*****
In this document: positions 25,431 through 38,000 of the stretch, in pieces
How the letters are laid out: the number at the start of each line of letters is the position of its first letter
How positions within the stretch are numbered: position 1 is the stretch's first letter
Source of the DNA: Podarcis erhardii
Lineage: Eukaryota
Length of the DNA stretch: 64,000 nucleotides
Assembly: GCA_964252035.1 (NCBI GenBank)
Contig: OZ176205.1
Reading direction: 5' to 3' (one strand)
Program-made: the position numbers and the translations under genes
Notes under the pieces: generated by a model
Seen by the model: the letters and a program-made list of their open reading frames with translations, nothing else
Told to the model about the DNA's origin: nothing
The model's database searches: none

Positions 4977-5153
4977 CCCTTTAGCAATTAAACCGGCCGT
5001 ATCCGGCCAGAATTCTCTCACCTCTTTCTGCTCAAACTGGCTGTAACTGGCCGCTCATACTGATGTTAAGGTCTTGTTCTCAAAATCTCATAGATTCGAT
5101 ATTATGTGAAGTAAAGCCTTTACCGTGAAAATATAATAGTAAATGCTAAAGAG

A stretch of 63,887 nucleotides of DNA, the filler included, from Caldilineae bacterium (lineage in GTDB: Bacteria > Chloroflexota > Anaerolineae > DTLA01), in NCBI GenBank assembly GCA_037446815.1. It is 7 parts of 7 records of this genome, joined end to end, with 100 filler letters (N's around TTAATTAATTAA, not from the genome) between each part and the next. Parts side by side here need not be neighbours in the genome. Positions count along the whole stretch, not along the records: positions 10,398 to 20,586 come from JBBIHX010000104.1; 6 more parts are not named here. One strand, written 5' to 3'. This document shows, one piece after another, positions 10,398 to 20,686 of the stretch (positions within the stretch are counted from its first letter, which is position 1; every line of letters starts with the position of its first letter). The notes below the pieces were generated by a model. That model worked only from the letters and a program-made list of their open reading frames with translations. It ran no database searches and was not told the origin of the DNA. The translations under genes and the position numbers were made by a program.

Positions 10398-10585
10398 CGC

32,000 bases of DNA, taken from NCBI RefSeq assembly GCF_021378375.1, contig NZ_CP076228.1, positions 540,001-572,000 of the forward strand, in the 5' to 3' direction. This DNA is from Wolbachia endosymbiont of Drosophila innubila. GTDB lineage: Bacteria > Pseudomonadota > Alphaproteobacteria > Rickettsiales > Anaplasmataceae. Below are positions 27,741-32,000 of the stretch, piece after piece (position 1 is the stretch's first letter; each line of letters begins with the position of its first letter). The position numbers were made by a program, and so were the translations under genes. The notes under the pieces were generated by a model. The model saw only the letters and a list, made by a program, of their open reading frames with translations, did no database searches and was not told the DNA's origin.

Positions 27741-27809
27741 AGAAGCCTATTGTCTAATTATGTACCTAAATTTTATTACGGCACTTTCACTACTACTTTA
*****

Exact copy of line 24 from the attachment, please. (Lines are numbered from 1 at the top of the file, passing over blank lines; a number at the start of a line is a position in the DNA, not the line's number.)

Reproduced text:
27741 AGAAGCCTATTGTCTAATTATGTACCTAAATTTTATTACGGCACTTTCACTACTACTTTA